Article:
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Crop pest activity rising as warm weather continues in UKqrcode

May. 9, 2011

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May. 9, 2011
The recent warm weather appears to be stimulating all sorts of pest activity, which could put crop yields under pressure, say experts.

Pod weevil and pod midge favour dry warm conditions, so growers should check oilseed rape crops during pod formation to see if an insecticide is necessary.

"Seed weevils migrate into crops from overwintering sites, so continue checking crops regularly during flowering and treat only if thresholds are exceeded,” says ADAS entomologist Steve Ellis.

Seed weevils need to feed for a couple of weeks before laying eggs, after which treatment is useless. One weevil per two plants is the spray threshold in the north and one per plant elsewhere, he adds.

Growers planning to apply a product for seed weevil and pod midge should consider beneficial species, says Makhteshim-Agan’s Stuart Hill.

Saddle gall midge

In the south of England the warm weather is thought to be responsible for outbreaks of saddle gall midge in winter wheat crops.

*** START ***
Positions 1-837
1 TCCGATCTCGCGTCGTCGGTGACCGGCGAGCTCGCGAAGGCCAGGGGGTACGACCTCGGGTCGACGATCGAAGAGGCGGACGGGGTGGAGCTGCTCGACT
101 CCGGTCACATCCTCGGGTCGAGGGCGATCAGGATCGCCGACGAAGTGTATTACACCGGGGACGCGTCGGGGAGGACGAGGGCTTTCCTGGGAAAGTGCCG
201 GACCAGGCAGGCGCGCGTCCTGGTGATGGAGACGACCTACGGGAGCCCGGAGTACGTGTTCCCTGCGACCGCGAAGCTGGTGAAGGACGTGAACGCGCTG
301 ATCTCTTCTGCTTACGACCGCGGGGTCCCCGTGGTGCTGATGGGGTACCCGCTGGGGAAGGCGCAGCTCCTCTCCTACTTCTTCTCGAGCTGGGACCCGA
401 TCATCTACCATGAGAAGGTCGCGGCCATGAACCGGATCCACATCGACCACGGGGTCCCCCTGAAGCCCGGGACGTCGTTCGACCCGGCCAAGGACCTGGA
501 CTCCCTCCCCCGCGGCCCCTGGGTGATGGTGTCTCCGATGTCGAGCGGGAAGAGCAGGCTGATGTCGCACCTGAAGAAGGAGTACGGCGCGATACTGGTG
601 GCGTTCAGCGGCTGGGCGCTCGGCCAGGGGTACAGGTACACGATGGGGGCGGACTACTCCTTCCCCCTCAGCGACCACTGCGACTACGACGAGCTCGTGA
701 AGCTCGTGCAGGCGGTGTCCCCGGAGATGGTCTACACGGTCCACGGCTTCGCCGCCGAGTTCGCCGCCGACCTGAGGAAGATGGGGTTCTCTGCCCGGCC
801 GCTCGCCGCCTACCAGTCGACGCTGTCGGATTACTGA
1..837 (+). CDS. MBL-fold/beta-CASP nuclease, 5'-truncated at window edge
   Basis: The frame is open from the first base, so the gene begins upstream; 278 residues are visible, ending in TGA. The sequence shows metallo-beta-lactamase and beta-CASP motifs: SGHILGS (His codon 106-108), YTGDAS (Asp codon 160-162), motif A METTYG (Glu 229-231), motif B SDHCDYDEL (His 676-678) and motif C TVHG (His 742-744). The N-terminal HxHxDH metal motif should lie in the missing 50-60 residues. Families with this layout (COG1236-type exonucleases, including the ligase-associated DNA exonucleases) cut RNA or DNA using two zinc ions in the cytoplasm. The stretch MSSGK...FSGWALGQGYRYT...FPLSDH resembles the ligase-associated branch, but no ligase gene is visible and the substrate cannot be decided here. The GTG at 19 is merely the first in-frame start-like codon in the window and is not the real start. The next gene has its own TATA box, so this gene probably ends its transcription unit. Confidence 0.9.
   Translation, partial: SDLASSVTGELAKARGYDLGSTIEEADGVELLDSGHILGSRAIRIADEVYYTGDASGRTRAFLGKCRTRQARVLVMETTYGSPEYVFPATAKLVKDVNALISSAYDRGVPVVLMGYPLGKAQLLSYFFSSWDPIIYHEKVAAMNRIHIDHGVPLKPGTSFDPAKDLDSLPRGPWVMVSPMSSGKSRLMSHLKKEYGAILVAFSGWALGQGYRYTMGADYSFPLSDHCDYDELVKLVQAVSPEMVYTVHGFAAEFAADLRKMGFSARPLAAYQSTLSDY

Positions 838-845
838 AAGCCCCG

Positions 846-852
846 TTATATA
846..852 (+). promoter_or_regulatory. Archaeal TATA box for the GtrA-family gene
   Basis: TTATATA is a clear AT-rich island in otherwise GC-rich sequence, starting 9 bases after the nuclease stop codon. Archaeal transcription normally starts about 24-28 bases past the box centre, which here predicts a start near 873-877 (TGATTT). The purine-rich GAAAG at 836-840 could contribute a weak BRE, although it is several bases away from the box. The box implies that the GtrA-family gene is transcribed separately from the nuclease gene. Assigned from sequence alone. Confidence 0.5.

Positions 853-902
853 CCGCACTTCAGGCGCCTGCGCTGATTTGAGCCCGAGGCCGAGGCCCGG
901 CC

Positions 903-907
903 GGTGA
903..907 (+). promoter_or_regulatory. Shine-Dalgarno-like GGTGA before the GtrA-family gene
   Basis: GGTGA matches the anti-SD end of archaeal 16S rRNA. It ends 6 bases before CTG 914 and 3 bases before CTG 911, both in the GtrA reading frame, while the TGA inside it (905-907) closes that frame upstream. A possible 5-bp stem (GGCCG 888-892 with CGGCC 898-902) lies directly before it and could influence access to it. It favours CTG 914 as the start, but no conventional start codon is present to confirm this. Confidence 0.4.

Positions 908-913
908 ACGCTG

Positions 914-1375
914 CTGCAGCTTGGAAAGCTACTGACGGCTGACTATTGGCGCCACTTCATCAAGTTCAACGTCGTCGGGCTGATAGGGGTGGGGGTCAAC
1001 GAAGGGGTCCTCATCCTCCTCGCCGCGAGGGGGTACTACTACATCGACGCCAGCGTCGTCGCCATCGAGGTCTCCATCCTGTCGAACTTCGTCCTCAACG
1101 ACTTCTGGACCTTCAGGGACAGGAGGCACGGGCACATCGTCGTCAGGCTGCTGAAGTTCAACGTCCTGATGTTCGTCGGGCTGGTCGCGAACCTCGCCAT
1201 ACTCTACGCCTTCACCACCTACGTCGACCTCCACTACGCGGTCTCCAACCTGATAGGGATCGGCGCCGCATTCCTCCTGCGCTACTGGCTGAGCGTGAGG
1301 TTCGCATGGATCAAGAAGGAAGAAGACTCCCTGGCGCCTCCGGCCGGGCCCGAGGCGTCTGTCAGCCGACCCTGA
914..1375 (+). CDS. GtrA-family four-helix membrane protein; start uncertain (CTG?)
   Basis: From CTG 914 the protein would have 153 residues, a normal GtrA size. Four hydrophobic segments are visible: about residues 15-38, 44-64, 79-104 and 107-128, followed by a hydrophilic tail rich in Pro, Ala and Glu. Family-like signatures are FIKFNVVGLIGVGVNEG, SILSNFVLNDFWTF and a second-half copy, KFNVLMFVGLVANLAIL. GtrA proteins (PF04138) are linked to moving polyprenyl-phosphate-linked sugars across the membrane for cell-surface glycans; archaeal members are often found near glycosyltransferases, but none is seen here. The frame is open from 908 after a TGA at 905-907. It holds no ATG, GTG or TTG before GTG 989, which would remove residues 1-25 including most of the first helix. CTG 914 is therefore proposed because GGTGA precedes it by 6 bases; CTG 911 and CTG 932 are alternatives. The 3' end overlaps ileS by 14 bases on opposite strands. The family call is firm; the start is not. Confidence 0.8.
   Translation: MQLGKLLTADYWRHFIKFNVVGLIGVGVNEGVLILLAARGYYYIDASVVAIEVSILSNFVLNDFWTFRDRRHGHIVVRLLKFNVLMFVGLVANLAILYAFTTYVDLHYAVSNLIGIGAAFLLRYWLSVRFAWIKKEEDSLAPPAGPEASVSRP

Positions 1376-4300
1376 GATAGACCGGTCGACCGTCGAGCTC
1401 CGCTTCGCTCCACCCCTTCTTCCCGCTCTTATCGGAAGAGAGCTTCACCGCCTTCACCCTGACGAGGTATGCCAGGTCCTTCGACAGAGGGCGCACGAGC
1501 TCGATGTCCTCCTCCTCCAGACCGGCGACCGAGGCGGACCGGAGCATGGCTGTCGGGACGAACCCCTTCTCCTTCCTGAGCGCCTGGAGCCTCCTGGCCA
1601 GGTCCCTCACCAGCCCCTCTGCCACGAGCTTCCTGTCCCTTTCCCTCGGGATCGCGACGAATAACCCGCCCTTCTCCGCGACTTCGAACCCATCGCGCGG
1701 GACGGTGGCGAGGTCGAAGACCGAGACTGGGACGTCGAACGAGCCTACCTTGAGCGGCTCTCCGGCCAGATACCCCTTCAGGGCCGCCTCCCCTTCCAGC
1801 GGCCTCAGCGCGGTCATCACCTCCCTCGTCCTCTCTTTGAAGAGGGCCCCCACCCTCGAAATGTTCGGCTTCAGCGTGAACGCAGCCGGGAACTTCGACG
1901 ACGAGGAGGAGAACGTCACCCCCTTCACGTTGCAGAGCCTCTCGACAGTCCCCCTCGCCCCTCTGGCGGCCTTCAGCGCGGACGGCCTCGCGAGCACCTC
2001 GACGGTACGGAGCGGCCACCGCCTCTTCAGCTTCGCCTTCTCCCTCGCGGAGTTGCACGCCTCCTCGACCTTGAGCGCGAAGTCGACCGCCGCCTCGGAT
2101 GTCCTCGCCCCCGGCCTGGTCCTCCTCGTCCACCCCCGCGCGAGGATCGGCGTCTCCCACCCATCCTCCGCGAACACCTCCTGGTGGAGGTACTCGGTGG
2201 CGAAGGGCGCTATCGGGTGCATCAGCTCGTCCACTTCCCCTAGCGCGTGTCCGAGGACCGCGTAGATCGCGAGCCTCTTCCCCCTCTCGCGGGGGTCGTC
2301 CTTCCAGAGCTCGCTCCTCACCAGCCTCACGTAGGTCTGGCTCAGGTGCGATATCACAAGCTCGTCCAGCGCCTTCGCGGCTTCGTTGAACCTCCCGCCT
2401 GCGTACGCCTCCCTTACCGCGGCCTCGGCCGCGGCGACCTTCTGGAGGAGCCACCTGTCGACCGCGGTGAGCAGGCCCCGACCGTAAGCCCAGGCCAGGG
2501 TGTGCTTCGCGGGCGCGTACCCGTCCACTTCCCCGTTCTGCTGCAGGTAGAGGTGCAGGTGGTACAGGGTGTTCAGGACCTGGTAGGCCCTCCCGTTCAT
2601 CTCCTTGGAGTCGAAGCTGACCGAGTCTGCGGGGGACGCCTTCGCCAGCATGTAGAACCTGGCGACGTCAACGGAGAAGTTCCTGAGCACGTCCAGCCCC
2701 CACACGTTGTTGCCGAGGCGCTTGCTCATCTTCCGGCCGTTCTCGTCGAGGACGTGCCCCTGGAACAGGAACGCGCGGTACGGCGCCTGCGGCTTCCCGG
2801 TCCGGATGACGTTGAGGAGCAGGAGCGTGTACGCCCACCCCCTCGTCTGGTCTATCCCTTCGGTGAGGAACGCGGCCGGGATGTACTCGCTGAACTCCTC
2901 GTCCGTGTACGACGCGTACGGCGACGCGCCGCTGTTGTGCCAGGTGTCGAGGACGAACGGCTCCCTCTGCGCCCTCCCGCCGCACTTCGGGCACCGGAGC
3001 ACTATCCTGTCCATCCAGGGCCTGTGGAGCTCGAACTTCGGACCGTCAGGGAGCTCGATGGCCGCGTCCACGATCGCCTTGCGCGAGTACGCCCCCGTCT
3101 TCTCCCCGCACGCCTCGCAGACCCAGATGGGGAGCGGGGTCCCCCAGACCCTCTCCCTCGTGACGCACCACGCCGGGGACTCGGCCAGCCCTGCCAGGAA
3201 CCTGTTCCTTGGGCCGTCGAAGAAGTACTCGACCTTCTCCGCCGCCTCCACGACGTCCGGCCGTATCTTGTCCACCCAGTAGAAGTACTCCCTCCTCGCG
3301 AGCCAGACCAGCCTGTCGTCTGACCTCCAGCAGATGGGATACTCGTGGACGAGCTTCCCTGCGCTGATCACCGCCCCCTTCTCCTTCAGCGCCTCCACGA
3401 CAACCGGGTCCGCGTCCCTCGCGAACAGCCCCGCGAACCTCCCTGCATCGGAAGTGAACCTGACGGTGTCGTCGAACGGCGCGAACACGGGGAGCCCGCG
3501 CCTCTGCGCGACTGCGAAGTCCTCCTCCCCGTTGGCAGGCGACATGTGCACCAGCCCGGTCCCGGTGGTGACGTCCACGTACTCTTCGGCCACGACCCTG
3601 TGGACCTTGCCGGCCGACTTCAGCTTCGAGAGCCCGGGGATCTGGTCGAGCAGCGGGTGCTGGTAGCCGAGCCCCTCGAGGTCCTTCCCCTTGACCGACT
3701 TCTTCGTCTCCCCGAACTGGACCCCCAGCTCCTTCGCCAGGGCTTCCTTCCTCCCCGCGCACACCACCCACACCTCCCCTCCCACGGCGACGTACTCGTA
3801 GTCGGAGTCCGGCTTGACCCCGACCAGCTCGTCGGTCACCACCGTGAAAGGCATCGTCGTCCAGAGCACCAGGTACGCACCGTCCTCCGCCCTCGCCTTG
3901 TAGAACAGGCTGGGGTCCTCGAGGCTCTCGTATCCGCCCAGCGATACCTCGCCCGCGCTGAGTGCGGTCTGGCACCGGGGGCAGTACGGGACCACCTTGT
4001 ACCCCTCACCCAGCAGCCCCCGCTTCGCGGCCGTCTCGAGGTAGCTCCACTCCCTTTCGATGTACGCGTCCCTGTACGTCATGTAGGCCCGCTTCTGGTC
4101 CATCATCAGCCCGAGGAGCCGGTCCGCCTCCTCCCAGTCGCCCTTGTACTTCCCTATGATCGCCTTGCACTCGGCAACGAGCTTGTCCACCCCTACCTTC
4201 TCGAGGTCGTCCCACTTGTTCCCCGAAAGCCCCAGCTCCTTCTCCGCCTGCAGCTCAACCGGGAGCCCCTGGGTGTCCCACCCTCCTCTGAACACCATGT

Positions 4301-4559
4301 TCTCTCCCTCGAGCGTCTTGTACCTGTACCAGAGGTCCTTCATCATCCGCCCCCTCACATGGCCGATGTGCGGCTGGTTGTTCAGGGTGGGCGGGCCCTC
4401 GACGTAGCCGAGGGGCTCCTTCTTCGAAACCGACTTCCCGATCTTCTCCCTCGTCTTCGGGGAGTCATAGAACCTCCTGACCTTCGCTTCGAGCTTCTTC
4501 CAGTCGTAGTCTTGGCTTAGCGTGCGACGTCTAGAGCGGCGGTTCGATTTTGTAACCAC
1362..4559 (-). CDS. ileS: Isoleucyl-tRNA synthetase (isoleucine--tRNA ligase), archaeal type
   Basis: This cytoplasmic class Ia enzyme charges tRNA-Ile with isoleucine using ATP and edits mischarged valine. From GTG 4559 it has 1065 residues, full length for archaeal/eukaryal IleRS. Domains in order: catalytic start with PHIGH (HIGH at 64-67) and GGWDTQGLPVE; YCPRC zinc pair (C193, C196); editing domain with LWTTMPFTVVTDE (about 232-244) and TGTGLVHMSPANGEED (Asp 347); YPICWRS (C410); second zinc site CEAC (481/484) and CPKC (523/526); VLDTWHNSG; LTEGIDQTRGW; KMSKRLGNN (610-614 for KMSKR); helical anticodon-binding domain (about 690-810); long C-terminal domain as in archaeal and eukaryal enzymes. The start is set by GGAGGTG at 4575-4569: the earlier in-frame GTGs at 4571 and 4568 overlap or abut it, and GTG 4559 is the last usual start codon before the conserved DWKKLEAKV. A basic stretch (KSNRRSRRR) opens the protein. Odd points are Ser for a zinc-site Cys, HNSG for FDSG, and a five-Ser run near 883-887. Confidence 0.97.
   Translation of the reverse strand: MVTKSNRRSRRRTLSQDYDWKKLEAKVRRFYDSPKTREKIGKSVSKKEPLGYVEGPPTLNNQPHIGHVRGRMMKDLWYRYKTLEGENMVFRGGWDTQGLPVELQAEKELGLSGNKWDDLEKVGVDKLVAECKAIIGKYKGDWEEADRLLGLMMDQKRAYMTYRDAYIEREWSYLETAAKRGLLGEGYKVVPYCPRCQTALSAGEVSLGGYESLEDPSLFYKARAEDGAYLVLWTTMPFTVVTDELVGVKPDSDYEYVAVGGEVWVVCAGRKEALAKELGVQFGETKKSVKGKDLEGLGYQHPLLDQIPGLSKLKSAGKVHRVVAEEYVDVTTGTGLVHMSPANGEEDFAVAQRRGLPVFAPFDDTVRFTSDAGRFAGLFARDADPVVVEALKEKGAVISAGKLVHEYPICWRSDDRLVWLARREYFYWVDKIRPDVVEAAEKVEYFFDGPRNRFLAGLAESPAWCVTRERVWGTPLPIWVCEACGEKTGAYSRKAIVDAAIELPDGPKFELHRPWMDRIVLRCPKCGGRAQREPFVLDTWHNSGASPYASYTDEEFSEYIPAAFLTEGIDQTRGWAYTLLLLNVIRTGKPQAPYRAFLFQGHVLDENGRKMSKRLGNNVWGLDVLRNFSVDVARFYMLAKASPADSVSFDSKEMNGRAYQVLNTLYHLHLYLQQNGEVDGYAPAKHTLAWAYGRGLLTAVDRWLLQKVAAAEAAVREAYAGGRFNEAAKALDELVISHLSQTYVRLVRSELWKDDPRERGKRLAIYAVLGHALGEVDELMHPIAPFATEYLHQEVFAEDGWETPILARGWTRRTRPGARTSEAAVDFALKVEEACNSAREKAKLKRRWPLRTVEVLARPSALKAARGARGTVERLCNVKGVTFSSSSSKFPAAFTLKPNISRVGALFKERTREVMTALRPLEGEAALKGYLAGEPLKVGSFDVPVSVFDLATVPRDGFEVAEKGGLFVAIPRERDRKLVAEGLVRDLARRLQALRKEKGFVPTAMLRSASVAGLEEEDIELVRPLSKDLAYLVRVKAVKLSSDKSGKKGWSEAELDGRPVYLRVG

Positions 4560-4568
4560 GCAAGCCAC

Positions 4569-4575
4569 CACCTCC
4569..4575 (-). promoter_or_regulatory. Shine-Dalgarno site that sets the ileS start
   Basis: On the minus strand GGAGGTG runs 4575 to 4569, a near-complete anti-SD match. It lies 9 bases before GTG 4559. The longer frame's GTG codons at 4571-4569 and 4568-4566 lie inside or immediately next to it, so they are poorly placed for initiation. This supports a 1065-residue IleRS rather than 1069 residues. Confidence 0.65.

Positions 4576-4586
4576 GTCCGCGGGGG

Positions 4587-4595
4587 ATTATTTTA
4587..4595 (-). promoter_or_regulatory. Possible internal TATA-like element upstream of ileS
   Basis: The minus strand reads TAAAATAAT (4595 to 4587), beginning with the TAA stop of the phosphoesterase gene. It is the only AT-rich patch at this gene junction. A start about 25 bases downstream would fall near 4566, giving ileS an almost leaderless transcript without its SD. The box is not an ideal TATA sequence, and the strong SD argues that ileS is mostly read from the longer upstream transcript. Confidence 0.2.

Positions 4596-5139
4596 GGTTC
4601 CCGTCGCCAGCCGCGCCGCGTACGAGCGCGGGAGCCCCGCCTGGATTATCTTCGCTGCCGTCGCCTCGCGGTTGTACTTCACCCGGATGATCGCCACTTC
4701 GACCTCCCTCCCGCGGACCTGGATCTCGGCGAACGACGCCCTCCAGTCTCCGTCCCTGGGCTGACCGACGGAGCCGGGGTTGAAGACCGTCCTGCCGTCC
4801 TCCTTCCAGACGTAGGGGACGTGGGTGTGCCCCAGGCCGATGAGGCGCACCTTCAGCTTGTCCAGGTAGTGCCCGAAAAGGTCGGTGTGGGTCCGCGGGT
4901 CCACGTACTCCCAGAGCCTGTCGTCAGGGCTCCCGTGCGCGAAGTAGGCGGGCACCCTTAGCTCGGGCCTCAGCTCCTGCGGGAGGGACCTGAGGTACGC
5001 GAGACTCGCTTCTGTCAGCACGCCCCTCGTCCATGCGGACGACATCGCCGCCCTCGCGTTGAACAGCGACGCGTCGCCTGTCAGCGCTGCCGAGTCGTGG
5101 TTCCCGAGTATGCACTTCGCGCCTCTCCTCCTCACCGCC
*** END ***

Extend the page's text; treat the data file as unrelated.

These outbreaks are much earlier than the typical mid-May to mid-June emergence period, say entomologists.  Adult midges are blood red and larger than wheat blossom midge.  Their eggs are also red.

Control must be directed towards newly-emerged larvae as once beneath the leaf sheath, they are difficult to hit with an insecticide.  There are no approved products for saddle gall midge, but a contact-acting insecticide approved for use on cereals, such as pyrethroids, chlorpyrifos and thiacloprid, may be effective.

In pulses, pea and bean weevil continues to be a problem in spring crops and it will be necessary to apply a second spray two weeks after the first application to maintain control of the pest, says PGRO’s Becky Ward.
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